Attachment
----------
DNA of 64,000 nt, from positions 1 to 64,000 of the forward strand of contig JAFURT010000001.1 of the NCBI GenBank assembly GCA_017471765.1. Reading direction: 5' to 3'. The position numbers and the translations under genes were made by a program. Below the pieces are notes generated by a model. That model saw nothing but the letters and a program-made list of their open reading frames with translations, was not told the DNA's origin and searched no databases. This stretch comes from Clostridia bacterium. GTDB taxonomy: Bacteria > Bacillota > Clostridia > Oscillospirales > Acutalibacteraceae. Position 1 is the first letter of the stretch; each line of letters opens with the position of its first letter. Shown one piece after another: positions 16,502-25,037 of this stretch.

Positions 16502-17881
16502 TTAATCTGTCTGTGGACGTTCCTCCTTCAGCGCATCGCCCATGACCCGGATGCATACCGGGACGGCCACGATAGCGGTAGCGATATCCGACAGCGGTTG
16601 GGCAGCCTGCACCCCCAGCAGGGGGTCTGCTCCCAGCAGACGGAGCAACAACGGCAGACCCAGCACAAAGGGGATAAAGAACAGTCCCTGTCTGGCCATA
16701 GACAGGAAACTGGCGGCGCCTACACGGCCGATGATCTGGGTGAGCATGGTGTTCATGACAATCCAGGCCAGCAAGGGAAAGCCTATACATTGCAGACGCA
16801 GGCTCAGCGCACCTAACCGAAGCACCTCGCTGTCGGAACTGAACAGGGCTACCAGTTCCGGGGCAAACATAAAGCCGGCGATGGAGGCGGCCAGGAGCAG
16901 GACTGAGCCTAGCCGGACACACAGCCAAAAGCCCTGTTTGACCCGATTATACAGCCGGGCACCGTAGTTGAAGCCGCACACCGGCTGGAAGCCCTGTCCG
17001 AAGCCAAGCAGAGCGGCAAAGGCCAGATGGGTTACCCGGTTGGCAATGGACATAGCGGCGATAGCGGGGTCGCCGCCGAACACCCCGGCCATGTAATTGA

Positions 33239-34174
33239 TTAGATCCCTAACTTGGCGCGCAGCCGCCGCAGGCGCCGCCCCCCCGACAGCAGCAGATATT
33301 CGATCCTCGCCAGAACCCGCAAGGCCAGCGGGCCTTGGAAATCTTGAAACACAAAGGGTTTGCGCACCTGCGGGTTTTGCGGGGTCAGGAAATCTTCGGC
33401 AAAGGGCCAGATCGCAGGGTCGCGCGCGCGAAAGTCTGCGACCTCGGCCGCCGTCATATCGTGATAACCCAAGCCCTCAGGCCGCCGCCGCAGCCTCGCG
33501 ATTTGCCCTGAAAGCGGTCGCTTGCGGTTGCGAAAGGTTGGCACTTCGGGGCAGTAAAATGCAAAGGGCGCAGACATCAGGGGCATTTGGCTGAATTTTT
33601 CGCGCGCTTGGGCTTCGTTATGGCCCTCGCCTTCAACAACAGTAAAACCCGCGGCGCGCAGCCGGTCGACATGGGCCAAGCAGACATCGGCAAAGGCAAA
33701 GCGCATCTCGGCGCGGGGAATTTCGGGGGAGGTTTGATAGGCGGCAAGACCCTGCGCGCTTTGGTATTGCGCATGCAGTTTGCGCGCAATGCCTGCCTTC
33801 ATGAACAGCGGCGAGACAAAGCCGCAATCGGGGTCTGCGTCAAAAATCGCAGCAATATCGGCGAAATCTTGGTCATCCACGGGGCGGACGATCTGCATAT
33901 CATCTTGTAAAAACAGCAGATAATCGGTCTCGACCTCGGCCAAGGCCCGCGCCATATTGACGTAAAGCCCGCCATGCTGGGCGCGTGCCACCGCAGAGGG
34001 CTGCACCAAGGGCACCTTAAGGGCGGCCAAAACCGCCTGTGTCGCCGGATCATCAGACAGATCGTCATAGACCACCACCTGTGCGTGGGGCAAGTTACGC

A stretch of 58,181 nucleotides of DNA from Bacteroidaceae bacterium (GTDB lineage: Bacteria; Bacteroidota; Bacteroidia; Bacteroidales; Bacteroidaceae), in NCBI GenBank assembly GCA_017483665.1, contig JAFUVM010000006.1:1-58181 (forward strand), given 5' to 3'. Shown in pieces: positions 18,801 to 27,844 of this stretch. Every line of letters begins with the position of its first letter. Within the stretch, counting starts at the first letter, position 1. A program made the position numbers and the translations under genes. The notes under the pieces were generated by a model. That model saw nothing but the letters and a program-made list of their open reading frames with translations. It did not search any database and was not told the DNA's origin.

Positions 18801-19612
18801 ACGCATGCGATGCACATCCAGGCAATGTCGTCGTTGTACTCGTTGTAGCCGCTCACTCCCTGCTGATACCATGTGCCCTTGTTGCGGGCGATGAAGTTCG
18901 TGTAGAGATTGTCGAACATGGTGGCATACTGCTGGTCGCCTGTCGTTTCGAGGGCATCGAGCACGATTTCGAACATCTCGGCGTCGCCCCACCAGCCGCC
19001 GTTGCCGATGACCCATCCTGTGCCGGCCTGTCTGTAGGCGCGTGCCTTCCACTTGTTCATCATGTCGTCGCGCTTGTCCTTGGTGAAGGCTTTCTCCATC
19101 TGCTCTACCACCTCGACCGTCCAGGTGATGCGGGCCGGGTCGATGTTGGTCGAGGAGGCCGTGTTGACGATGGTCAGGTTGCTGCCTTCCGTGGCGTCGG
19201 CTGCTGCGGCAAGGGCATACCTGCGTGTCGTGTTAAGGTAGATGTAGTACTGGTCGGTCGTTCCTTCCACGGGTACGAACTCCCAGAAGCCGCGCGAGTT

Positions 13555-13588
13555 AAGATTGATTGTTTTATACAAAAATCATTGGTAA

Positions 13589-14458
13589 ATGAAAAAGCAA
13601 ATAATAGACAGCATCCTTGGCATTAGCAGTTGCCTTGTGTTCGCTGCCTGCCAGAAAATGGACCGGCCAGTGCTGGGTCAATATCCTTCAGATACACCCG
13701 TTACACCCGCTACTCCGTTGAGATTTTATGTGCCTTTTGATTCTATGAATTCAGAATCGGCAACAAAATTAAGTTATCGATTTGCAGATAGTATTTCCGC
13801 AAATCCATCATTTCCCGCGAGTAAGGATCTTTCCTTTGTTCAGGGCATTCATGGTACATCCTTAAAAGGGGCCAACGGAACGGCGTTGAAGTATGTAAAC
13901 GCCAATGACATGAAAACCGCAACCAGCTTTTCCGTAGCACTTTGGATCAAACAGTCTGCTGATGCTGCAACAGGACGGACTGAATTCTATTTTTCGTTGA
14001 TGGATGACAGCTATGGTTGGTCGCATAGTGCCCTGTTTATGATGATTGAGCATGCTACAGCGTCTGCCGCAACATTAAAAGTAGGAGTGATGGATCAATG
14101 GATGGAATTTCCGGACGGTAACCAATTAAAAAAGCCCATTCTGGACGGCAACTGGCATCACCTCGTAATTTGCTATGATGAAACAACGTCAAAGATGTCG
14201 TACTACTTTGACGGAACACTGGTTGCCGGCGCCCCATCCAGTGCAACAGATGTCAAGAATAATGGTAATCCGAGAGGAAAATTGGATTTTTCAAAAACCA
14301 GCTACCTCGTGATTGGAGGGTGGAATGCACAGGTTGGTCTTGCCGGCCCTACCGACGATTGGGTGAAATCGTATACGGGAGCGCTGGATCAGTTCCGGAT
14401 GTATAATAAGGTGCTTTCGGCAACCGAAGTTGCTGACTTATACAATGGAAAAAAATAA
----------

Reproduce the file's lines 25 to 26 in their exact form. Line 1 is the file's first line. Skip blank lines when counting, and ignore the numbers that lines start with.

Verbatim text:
19201 CTGCTGCGGCAAGGGCATACCTGCGTGTCGTGTTAAGGTAGATGTAGTACTGGTCGGTCGTTCCTTCCACGGGTACGAACTCCCAGAAGCCGCGCGAGTT

Positions 13555-13588